How long does a degree in veterinary science take?


If you want to become a vet, then you need to be prepared to put in some long hours. A degree in veterinary science takes between four and five years to complete if you are studying in the UK or Australia. Often the schedule that you will be given is very full and can be up to 35 hours a week.


There is also the added element of specialising in a particular area, which can add two to three years to your study. In the UK, as with many countries, you will need to make sure that the institution you study at is accredited with the relevant regulatory body that certifies qualifications.


In the case of the UK, this is the Royal College of Veterinary Surgeons. In Australia, you will need to be certified by the registration board of the state you study in, which is endorsed by the Australian Veterinary Association.


When studying in the U.S. and Canada it will take a bit longer to qualify as a veterinarian. You will first have to study a four-year undergraduate BSc qualification in a related field, before applying to a veterinary school for a further four years of study. Don’t forget that once you have qualified you will also need to undertake an internship or practical placement and sit an examination to obtain your license to practice.


Check out some of the universities you can study veterinary science at in the U.S. and Canada:



What will I study during a veterinary science degree?


Over the course of your veterinary science degree, you will cover several essential topics which change and develop as your progress through the course of your studies. These include:


  • Pathology, parasitology and toxicology
  • Clinical skills
  • Infectious disease
  • Public health and management
  • Epidemiology
  • Animal anatomy, biology and physiology
  • Animal husbandry


There is also likely to be a research component on a selected and specific topic, as well as practical skills development and fieldwork. If you choose to specialise further you may focus on areas such as:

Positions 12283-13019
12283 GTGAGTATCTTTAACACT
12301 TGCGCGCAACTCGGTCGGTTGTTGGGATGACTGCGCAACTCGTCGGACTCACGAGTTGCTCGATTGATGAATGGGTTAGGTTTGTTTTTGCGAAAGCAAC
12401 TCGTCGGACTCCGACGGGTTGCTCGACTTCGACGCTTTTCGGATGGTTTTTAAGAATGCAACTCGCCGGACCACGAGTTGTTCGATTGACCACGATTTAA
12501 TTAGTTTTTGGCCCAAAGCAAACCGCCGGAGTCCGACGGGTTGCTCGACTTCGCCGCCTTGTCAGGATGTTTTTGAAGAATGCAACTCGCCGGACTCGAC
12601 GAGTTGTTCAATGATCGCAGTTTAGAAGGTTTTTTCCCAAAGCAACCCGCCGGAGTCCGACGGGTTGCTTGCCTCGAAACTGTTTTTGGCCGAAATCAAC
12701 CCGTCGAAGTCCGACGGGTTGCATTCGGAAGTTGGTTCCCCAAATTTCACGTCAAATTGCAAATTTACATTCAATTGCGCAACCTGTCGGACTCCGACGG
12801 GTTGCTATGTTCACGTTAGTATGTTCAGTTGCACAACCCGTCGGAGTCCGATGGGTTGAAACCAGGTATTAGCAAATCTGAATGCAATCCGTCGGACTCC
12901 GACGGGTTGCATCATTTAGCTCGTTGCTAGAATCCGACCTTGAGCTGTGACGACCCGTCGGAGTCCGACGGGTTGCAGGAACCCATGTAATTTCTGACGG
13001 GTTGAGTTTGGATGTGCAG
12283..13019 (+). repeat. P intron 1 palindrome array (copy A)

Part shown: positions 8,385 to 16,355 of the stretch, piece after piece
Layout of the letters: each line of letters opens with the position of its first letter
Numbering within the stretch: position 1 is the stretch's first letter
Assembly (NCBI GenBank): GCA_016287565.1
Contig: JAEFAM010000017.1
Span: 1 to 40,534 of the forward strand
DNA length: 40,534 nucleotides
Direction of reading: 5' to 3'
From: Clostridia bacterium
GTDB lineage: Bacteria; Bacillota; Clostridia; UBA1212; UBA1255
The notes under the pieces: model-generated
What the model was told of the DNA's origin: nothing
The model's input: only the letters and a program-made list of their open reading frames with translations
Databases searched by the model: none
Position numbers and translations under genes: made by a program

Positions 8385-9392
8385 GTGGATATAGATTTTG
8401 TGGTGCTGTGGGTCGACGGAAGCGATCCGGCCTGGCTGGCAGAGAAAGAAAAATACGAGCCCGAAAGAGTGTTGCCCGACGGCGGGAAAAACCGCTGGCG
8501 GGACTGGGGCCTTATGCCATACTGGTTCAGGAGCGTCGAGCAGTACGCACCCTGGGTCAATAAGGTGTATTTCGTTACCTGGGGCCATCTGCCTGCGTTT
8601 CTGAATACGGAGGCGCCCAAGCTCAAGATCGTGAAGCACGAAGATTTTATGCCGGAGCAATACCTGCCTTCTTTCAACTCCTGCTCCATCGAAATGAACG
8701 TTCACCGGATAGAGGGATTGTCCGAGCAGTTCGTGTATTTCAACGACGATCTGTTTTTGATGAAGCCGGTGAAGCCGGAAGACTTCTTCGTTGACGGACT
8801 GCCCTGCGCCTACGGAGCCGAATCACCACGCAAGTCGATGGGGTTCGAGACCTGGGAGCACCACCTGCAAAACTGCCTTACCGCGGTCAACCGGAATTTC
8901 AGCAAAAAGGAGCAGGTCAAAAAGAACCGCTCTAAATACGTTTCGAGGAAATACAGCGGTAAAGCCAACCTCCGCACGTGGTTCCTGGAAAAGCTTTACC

• Dentistry
  • Radiology
  • Anaesthesiology
  • Surgery
  • Pharmacology
  • Wildlife zoology medicine
  • Animal specific medicine
  • Dermatology
  • Microbiology


Explore some of the institutions where you can study veterinary science in Australia:



What are the career options for a veterinary science graduate?


If you study veterinary science you will be prepared to take on a role as a professional veterinarian in various capacities. Depending on your area of interest or specialisation, you could end up working anywhere from a national wildlife park to a company that develops dog food. You may have a clinical field that piques your interest such as surgery or radiology, which you can use in a variety of settings. There are numerous paths open to you once you have qualified including:


  • Public health management
  • Academia
  • Research
  • Private practice
  • Charity sector
  • Government services
  • Conservation


The graduate employment rate for veterinary students sits at over 90 per cent in the UK, so the career prospects and progression are very positive. Your earnings will naturally depend on experience and your area of expertise, so this is a point to consider when approaching further studies.


Armed with your new knowledge of what life as a veterinary science student may be like and what it takes to gain admission to a veterinary science degree you are much better placed to make an informed decision. If you’re ready for some further research be sure to use our course matcher tool and have a look at our comprehensive guide to preparing to study abroad.